An Island and an Engineer: The Inspiring Story Behind Three Mile Island’s New Electric Boat

AMC’s path to zero greenhouse gas emissions winds through some unexpected places. Today, it’s a boatyard in an industrial park beneath Boston’s Tobin Bridge.  

This hangar-sized work area is the headquarters of custom builder Boston Boatworks. A group from AMC Three Mile Island, a volunteer-run camp in New Hampshire’s Lake Winnipesaukee, is here for a status update. The boat they’ve come to see, the boat they’ve all worked towards for years, is different from the rest. It’s all-electric. 

Three Mile Island is remote—the island’s name comes from the distance to the shoreline town of Center Harbor. Since 1913, the volunteer community here has owned and operated a small boat, called a launch, to transport visitors to and from camp. This keeps the island accessible to campers of all backgrounds, not just boat owners.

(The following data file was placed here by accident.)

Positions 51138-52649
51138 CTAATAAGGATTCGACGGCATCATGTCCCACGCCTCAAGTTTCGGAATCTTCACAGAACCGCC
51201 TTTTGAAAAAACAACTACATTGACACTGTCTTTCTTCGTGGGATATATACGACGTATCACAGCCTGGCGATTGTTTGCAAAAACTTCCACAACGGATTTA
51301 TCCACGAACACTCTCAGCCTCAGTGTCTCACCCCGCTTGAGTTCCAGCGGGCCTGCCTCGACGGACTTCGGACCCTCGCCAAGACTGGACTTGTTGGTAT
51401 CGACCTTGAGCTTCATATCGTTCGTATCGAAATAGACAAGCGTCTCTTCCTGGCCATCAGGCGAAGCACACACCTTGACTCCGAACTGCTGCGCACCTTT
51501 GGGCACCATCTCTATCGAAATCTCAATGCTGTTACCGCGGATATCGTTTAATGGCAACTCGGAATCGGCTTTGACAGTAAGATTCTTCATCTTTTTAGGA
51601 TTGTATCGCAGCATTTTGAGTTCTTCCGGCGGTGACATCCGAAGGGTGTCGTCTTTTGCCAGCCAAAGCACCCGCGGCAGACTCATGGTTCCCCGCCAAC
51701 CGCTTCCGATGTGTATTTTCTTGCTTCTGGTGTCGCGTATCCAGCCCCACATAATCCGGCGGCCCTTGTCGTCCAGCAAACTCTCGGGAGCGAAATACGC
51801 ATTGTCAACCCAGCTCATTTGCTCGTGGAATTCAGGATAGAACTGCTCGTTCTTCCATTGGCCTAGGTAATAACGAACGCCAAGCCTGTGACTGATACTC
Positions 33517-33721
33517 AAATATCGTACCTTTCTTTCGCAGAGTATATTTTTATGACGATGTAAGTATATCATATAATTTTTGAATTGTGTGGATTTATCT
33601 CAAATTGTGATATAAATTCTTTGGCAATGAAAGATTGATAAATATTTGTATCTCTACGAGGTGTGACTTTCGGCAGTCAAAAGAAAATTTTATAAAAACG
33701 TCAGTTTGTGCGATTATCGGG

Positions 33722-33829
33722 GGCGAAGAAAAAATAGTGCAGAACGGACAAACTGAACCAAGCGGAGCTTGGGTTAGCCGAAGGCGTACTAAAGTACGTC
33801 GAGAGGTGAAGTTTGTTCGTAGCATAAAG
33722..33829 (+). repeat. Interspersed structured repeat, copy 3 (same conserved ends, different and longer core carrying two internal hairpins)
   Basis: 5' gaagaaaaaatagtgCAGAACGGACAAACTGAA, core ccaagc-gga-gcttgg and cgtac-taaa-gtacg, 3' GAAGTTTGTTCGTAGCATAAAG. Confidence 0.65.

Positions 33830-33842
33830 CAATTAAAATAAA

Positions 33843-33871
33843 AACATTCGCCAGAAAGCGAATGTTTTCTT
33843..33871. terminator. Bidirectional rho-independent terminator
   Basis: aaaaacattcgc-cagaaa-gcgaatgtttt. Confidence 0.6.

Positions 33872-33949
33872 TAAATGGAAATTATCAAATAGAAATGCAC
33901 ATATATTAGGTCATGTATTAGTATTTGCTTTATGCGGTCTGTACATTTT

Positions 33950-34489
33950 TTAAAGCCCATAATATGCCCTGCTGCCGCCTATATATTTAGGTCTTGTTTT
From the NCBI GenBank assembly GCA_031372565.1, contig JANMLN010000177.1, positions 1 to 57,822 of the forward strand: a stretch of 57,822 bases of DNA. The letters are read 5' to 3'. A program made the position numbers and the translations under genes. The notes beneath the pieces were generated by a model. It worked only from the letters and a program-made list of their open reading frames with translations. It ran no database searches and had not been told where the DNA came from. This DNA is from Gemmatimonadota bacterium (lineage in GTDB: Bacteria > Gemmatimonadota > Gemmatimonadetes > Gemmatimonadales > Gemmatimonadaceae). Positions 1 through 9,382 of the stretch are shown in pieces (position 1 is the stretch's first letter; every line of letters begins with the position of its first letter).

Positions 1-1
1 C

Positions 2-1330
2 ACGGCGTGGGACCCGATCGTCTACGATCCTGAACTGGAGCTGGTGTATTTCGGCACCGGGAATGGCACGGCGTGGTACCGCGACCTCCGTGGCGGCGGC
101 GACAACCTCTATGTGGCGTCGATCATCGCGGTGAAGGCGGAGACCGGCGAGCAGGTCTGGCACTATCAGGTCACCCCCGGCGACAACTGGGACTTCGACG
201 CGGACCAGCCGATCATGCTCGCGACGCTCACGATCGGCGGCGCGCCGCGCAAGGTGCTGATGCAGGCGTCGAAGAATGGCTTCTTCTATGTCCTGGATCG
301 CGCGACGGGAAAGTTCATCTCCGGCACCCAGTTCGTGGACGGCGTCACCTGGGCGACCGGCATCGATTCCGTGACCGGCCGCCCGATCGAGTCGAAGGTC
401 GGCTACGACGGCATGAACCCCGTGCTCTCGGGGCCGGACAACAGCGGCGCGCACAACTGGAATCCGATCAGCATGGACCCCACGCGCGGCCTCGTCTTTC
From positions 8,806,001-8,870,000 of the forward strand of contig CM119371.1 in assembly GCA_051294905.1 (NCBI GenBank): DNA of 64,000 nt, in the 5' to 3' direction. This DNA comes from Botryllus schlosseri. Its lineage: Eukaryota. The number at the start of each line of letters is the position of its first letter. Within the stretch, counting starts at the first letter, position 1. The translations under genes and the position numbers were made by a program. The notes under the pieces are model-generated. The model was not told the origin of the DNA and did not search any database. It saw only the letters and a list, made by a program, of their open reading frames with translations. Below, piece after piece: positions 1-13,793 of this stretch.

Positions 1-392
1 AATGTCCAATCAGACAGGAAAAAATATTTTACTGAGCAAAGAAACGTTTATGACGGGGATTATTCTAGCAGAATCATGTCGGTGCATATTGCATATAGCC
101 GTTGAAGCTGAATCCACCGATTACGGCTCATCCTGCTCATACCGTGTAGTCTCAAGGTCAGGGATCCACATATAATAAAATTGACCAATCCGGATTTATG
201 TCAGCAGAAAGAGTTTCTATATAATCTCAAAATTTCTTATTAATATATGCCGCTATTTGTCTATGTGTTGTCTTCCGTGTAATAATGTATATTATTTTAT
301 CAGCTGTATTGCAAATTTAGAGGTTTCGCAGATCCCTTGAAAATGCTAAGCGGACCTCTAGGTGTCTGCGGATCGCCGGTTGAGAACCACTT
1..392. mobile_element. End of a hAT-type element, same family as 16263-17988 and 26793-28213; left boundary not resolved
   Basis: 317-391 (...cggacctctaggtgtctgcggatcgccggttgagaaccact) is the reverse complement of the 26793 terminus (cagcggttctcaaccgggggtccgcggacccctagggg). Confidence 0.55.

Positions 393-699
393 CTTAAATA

The current launch, Appy V (Appy is short for “Appalachian”), has been in service since 1980. We’re here to see its replacement, Appy VI. The former is a gas guzzler. It uses approximately 600 gallons of gasoline per year and accounts for more than a third of the island’s carbon footprint. The new Appy’s electric engine will be fully offset by solar panels at AMC Cardigan Lodge. 

“That’s the essence of electric propulsion. You can generate power through renewable sources [like] solar and wind. There’s only one source for gasoline,” says Boston Boatworks owner Scott Smith. 

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